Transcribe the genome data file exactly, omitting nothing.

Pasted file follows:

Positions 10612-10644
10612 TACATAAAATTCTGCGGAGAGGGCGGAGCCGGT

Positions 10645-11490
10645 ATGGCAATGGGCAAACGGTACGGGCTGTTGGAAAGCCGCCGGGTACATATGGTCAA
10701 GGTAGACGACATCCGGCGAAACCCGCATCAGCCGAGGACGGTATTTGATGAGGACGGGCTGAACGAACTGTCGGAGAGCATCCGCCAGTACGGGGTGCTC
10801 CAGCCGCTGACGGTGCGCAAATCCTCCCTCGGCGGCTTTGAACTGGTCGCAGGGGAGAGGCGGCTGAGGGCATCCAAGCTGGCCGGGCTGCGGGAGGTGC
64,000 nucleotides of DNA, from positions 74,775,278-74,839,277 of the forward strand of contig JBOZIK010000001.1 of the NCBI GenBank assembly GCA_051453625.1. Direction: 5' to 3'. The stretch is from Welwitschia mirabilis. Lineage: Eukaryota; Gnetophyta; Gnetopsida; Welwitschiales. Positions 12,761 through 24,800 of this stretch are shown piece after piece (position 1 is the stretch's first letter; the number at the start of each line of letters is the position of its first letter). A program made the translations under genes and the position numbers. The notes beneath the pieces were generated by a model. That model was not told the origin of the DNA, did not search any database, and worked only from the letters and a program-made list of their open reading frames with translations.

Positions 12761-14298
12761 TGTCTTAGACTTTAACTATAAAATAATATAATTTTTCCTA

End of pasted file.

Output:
Positions 10612-10644
10612 TACATAAAATTCTGCGGAGAGGGCGGAGCCGGT

Positions 10645-11490
10645 ATGGCAATGGGCAAACGGTACGGGCTGTTGGAAAGCCGCCGGGTACATATGGTCAA
10701 GGTAGACGACATCCGGCGAAACCCGCATCAGCCGAGGACGGTATTTGATGAGGACGGGCTGAACGAACTGTCGGAGAGCATCCGCCAGTACGGGGTGCTC
10801 CAGCCGCTGACGGTGCGCAAATCCTCCCTCGGCGGCTTTGAACTGGTCGCAGGGGAGAGGCGGCTGAGGGCATCCAAGCTGGCCGGGCTGCGGGAGGTGC
64,000 nucleotides of DNA, from positions 74,775,278-74,839,277 of the forward strand of contig JBOZIK010000001.1 of the NCBI GenBank assembly GCA_051453625.1. Direction: 5' to 3'. The stretch is from Welwitschia mirabilis. Lineage: Eukaryota; Gnetophyta; Gnetopsida; Welwitschiales. Positions 12,761 through 24,800 of this stretch are shown piece after piece (position 1 is the stretch's first letter; the number at the start of each line of letters is the position of its first letter). A program made the translations under genes and the position numbers. The notes beneath the pieces were generated by a model. That model was not told the origin of the DNA, did not search any database, and worked only from the letters and a program-made list of their open reading frames with translations.

Positions 12761-14298
12761 TGTCTTAGACTTTAACTATAAAATAATATAATTTTTCCTA